This past Saturday (8/20) Kyle York, Dyn’s Chief Strategy Officer, appeared as a guest on-air with Craig Peterson for a special segment on TechTalk around the Olympics and preparing for Rio. In case you missed it live, we’ve captured some of the highlights from the segment below.
Craig: Tell us a bit about Dyn, and what the company is doing for internet performance management?
Kyle: Today, we’re really focused on cloud-based Internet Performance Management. The idea around that is, how do you get visibility and control into the infrastructure behind your websites, applications and any workloads that you as an enterprise are running on the public internet. The internet today is a highly complex environment, it’s a global audience and as you mentioned there’s a lot of volatility. We keep a very close eye on major events and what’s happening across the global internet to make sure customers can optimize traffic effectively and deliver a faster, safer, more reliable web presence.
Craig: How can I as a business get my information out faster? What are companies doing today, and what is Dyn doing to help the internet get faster?
Kyle: First of all, it’s about actually understanding your users and where they’re coming from, and making sure that you’re putting your applications and content as close to those users as possible. We take it for granted as consumers of the internet that there’s a ton of infrastructure, no different than brick-and-mortar type businesses, there’s a lot of plumbing that goes into these web properties – whether that be the network carriers, data centers, servers and hardware that lives within those data centers or cloud solutions that they might be leveraging. We don’t think about the infrastructure that goes into websites when we type in CNN.com to get the news story that we’re looking for or when purchasing shoes on Amazon.com. We don’t think about it but there’s a ton of infrastructure that’s there. What we’re trying to do is bring together the data to get a clear understanding of users and performance and overlay different analytics to give you recommendations, alerts and alarms on how it can be optimized and troubleshooted. And then in real-time we can steer internet traffic to the nearest resources to the end user to help ensure performance.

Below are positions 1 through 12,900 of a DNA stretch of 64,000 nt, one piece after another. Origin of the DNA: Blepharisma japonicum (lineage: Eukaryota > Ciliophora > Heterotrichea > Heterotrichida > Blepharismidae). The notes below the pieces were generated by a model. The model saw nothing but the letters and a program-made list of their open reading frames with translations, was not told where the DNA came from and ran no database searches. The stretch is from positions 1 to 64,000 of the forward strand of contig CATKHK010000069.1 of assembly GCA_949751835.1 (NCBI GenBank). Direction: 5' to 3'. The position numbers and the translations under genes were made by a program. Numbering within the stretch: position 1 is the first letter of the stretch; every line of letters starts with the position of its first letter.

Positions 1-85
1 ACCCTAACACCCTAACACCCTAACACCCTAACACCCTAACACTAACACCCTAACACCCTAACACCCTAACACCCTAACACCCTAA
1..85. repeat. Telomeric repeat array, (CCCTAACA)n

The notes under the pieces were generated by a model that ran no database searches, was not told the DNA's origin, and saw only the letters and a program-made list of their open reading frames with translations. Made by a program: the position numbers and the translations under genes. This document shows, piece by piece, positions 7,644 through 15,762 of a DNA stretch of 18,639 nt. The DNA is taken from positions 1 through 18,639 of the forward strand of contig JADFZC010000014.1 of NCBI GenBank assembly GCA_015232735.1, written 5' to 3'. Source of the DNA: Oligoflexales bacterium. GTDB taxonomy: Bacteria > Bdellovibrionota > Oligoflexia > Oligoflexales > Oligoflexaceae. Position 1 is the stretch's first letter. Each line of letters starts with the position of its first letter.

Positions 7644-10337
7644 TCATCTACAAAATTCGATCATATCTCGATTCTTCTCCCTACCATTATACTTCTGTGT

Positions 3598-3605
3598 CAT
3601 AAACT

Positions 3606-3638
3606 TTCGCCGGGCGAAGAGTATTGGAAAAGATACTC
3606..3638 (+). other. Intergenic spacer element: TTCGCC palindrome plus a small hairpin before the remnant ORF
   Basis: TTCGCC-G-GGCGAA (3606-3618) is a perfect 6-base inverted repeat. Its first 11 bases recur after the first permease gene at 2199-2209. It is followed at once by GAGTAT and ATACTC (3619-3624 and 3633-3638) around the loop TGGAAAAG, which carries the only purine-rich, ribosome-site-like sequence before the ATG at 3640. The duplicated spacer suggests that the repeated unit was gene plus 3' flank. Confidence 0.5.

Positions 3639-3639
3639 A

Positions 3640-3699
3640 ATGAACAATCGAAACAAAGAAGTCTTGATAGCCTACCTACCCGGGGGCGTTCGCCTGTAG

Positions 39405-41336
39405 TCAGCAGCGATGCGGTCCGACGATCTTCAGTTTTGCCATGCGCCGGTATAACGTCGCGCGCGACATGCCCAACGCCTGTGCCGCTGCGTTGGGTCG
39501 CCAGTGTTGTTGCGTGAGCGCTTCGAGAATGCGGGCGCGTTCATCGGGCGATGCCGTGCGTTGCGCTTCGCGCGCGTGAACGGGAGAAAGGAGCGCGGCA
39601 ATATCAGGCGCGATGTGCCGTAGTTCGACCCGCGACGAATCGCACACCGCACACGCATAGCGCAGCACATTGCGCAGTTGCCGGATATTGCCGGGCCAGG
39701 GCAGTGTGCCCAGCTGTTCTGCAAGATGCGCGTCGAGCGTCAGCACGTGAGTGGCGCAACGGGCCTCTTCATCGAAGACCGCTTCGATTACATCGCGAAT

Craig: So you’re doing the steering by monitoring all of this — an analogy would it be something like Waze for instance?
Kyle: Waze is a great analogy. I’m always using Waze when I’m driving from our Manchester headquarters down to Boston or New York; I want to get there in the most optimized manner and not be sitting in congestion or traffic. I think the Olympics are a critical example of this. If you think about the Olympics happening this year in Rio and the global audiences viewing the games and then the providers streaming the games, whether it be NBC streaming live video or ESPN showing highlights or regional media priorities covering the events, it’s all about making sure you’re delivering a highly available experience. Are the websites always up and running in high congestion and volatile times? But also is it performing? You or I don’t want to wait for a video to buffer. Especially in 2016 when we’re all very impatient, it’s critical that sites can deliver. There’s no grander example than a global event like the Olympics.
Craig: You’re working with some top tier media sites to help them understand bandwidth in different countries around the world. What have you done to help companies prepare for peak performance, especially for global events like for the Olympics?
Kyle: I have so many great anecdotal stories. I can remember working with Homeaway.com, the vacation rental company, when they did a commercial during the Super Bowl a few years ago. They were so worried about being able to optimize their site for peak performance weeks leading up to when the Super Bowl ad aired; knowing they were going to drive so much traffic to the site. It’s all about providing data visibility, the ability to run real-time tests and looking at traffic in almost a lab-scenario setting to prepare for peak traffic and site overload.
We see it all the time with Twitter. Even things like when Michael Jackson died, imagine the traffic that went to Twitter’s web properties. It’s all about being able to optimize traffic flows, leverage capacity within the data centers, cloud solutions, the infrastructure behind those properties and being prepared in the event that there’s a failure. We’re trying to put that control and visibility back into our customers to help better manage their properties.
Craig: What about the average Joe company? How can Dyn help those companies?
Kyle: Here at Dyn, we work with customers of all sizes. From large scale enterprises to almost 800,000 small businesses and consumers who leverage similar technology for data analytics, traffic steering, DNS capabilities that do the same thing that a large business would do but on a smaller, more niche or perhaps vertical environment scale. We have customers of all sizes and everyone is worried about performance because more and more businesses, communication and brands are moving to the internet and we’ve become so heavily reliant on it.